# Newton's Third Law Problem

oMovements

## Homework Statement

A paintball with a mass of 0.15 kg is fired from a paintball gun that has a mass of 5.5kg. The paintball leaves the gun with a velocity of 45 m/s [N] having accelerated for 0.10s. Calculate the acceleration and the final velocity of the paintball gun.

Rawrr!
Here, you would use Newton's third law, and that the forces should equal. "For every action, there is an equal, but opposite reaction." The paintball gun forces the paintball in the +x direction, the ball pushes the gun in the -x direction. (this is why you feel recoil when shooting).

Find the force that's acting on the paintball.

Fball = mballaball

aball = (vf - vi)/t

This is all given to you in your question. simply solve for the Force. Since the total force must equal 0

Fball + Fgun = 0

Fball = - Fgun

Here, you can equate the force that's on the gun. Since you know the mass of the gun, you can find its acceleration. Then using the same equation as before,

agun = (vf - vi)/t

And just solve for the final velocity. (the initial should be zero as it starts from rest, before the gun is fired) (and the t value is the same as before. It's only accelerating as long as the ball enacts on the gun, so the time is 0.10s)

oMovements
Here, you would use Newton's third law, and that the forces should equal. "For every action, there is an equal, but opposite reaction." The paintball gun forces the paintball in the +x direction, the ball pushes the gun in the -x direction. (this is why you feel recoil when shooting).

Find the force that's acting on the paintball.

Fball = mballaball

aball = (vf - vi)/t

This is all given to you in your question. simply solve for the Force. Since the total force must equal 0

Fball + Fgun = 0

Fball = - Fgun

Here, you can equate the force that's on the gun. Since you know the mass of the gun, you can find its acceleration. Then using the same equation as before,

agun = (vf - vi)/t

And just solve for the final velocity. (the initial should be zero as it starts from rest, before the gun is fired) (and the t value is the same as before. It's only accelerating as long as the ball enacts on the gun, so the time is 0.10s)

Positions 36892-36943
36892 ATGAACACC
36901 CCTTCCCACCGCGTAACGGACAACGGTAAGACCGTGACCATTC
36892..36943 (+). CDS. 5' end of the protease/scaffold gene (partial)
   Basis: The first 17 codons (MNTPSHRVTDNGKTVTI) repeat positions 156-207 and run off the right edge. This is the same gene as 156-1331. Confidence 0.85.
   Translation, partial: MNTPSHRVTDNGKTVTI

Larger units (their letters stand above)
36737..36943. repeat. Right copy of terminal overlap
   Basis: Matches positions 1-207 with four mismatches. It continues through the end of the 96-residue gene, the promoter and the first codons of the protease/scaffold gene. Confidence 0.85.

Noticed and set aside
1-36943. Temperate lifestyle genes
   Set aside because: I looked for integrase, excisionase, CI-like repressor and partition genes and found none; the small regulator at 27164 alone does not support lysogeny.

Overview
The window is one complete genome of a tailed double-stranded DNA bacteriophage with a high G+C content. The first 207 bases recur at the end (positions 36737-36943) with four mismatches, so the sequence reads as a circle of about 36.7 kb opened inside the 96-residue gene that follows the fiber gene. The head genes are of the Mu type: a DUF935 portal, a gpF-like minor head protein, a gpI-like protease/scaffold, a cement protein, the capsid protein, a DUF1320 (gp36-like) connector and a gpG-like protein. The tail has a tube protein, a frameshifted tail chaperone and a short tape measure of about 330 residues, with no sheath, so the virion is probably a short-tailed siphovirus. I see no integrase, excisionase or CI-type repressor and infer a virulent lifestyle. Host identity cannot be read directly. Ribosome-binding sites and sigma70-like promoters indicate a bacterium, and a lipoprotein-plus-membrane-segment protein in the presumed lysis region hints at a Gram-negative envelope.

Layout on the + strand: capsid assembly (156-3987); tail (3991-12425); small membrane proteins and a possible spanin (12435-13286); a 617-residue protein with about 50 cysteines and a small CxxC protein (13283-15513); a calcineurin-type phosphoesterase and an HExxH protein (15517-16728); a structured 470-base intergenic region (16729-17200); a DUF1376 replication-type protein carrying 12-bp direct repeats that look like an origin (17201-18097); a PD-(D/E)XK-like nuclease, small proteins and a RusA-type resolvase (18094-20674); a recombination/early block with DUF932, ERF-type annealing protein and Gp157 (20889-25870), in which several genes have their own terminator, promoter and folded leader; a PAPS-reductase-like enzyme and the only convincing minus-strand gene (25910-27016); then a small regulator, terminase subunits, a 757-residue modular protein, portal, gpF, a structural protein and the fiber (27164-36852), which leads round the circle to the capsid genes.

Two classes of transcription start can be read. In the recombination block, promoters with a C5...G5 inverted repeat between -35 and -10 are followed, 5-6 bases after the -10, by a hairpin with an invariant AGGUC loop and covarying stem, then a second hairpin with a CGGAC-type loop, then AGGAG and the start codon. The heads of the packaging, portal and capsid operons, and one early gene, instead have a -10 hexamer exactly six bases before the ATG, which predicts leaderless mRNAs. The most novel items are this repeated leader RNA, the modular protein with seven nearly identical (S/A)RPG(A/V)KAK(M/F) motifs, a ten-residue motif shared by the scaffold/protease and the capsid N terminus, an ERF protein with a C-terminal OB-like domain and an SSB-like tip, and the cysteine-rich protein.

When calculating the acceleration of the ball would I use 0 as the final velocity?

Rawrr!
The final velocity would be the velocity it has when it leaves the barrel. So in your initial question, you say the ball leaves the gun with a velocity of 45 m/s . The initial velocity of the ball would be zero as both the gun and the ball are at rest, before the gun is shot.

oMovements
The final velocity would be the velocity it has when it leaves the barrel. So in your initial question, you say the ball leaves the gun with a velocity of 45 m/s . The initial velocity of the ball would be zero as both the gun and the ball are at rest, before the gun is shot.

aball= Vf-Vi/t
= 45-0/0.10
= 450m/s^2

Fball=ma
=(0.15)(450)
=67.5 N

Fgun= -67.5N

Fnet=ma
-67.5=(5.5)(-a)
agun=12.27 m/s^2

agun=Vf-Vi/t
12.27 =Vf-0 / 0.10
Vf = 1.2 m/s

Is this correct?

Rawrr!
Looks correct! Just remember that the velocity of the gun is in the opposite direction of the ball. Just like when you shoot a bullet, the bullet goes one way, and the gun goes in the other (the recoil). (If it's going to be graded, it might be beneficial to write down the direction of the velocity, in case they look for that).